Showing posts tagged as "Exhibit updates"

Feeling trapped in your cubicle this #humpday? At least you’re not a bryozoan! This bizarre animal lives inside a tiny box-shaped chamber stuck to a blade of kelp, next to dozens of its kin. Learn more (Photo: Garry McCarthy)

Feeling trapped in your cubicle this #humpday? At least you’re not a bryozoan! This bizarre animal lives inside a tiny box-shaped chamber stuck to a blade of kelp, next to dozens of its kin.

Learn more

(Photo: Garry McCarthy)

Swimming scallops? This sandy seafloor resident doesn’t stick around—it claps its two shells together and jets off to escape being a sea star’s meal. Try to spot them in our Monterey Bay Habitats gallery(Photo: Steve Johnston)

Swimming scallops? This sandy seafloor resident doesn’t stick around—it claps its two shells together and jets off to escape being a sea star’s meal.

Try to spot them in our Monterey Bay Habitats gallery

(Photo: Steve Johnston)

Whales? Check. Dolphins? Check. Seals, sea lions and otters? Triple check! Monterey Bay is still teeming with marine mammals. On Friday, staff and guests spotted eight different species from our wildlife viewing station—in 30 minutes!

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(Top photo: Dan Albro, Bottom photos: Jim Capwell/Divecentral.com)

Have you seen these awesome thimble jellies (Linuche aquila) in the Jellies Experience? 

Sometimes we import our jellies, and sometimes, well, we get lucky: these were grown from polyps that our clever aquarists discovered on rocks in our tropical exhibits.

The medusae (bell) of thimble jellies grow and harvest algae, called zooxanthellae, for sustenance. That’s brown coloration you see in the photos. In nature, these jellies collect in bunches at the surface. Their polyps live in long chitonous tubes, which is very different from the typical fixed jellyfish polyp.

But beware: Thimble jellies are also responsible for “sea bathers eruption” in tropical climes, such as the Caribbean. When the jellies spawn and their larvae form, they get stuck in skin or bathing suits, with unpleasant results!

Learn more about the Jellies Experience

"My wife went on a four-month trip and left me with binoculars and a bird book. That’s how it all started. When you work with birds, you have to slow down. You have to think about everything—where you put your hands, what cues you give off. They’re so tuned in to body language.”
—Eric Miller, aviculturist#MyAquariumStory

"My wife went on a four-month trip and left me with binoculars and a bird book. That’s how it all started. When you work with birds, you have to slow down. You have to think about everything—where you put your hands, what cues you give off. They’re so tuned in to body language.”

—Eric Miller, aviculturist

#MyAquariumStory

Miss these masters of disguise? We did! Glad to say we once again have pharaoh cuttlefish on exhibit in Tentacles. Learn more about this special exhibition

Miss these masters of disguise? We did! Glad to say we once again have pharaoh cuttlefish on exhibit in Tentacles.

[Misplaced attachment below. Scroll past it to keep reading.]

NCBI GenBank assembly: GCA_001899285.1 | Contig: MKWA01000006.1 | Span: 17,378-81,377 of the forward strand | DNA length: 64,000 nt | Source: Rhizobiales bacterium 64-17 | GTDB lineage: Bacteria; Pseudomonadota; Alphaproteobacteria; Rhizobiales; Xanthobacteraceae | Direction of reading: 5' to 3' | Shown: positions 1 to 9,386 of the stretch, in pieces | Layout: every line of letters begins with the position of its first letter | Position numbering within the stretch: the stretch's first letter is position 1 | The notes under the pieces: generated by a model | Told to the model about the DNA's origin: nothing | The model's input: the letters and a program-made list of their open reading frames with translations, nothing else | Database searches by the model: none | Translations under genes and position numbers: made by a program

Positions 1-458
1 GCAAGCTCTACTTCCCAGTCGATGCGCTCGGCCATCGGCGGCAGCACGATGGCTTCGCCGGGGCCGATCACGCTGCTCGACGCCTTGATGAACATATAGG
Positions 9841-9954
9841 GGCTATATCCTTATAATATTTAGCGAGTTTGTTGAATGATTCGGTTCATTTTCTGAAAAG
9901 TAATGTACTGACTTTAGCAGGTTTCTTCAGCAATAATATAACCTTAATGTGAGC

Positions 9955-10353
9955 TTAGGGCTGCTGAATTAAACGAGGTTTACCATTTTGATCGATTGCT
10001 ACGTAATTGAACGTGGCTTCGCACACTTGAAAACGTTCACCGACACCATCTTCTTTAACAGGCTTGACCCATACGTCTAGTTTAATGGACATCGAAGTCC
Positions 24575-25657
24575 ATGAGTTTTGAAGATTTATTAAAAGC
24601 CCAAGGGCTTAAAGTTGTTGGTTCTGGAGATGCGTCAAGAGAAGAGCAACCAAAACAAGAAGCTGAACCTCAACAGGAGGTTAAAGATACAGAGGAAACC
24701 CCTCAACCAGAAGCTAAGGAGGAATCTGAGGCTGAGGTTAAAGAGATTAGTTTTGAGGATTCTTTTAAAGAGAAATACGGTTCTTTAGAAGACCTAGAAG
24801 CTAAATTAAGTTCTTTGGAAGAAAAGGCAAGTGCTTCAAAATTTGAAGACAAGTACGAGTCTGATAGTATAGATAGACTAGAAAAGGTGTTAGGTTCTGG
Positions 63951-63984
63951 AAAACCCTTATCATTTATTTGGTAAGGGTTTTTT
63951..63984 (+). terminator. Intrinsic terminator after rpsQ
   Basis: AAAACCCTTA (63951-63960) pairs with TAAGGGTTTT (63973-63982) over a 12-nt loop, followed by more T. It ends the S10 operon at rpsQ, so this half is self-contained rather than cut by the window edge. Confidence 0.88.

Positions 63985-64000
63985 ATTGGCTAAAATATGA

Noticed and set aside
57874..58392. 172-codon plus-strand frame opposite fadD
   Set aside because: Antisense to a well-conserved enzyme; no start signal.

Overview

Learn more about this special exhibition

Your #Monday puzzler: Can you spot three sanddabs? These flatfish live life lying on their sides—and hiding in plain sight!Learn more (Photo: Charlene Boarts)

Your #Monday puzzler: Can you spot three sanddabs? These flatfish live life lying on their sides—and hiding in plain sight!

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(Photo: Charlene Boarts)

Rub-a-dub-dub, four otters in the tub! An ice bath may sound chilly, but sea otters have the world’s densest fur—over a million hairs per square inch. To keep their luxurious coats clean and waterproof, otters spend hours grooming! Watch the cuteness liveLearn how we’re helping save sea otters (Photo: Hannah Ban-Weiss)

Rub-a-dub-dub, four otters in the tub! An ice bath may sound chilly, but sea otters have the world’s densest fur—over a million hairs per square inch. To keep their luxurious coats clean and waterproof, otters spend hours grooming!

Watch the cuteness live

Learn how we’re helping save sea otters

 (Photo: Hannah Ban-Weiss)

Space invader! This fetching fish is becoming infamous as it gobbles its way through the world’s oceans. Learn more about the invasive lionfish—and one way to help reduce its devastating effects—in our latest podcast.

Fluorescent fireworks or otherworldly hovercraft? Flower hat jellies defy definition. This nocturnal species drifts in the dark and attaches to the seafloor as the sun shines. Their dazzling bells attract curious fish, while curly tentacles ensnare prey. Thanks to Instagrammer @sandman617 for this vivid video!

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About me

The Monterey Bay Aquarium, perched on the edge of a world-famous coastline, is your window to the wonders of the ocean. It’s located on historic Cannery Row in Monterey and is open daily except Christmas Day.

For more information about our animals and exhibits, and to view our live web cams, please visit www.montereybayaquarium.org.

Hours of operation vary by season. Daily schedules and tickets are available on our website or by calling
(831) 648-4800.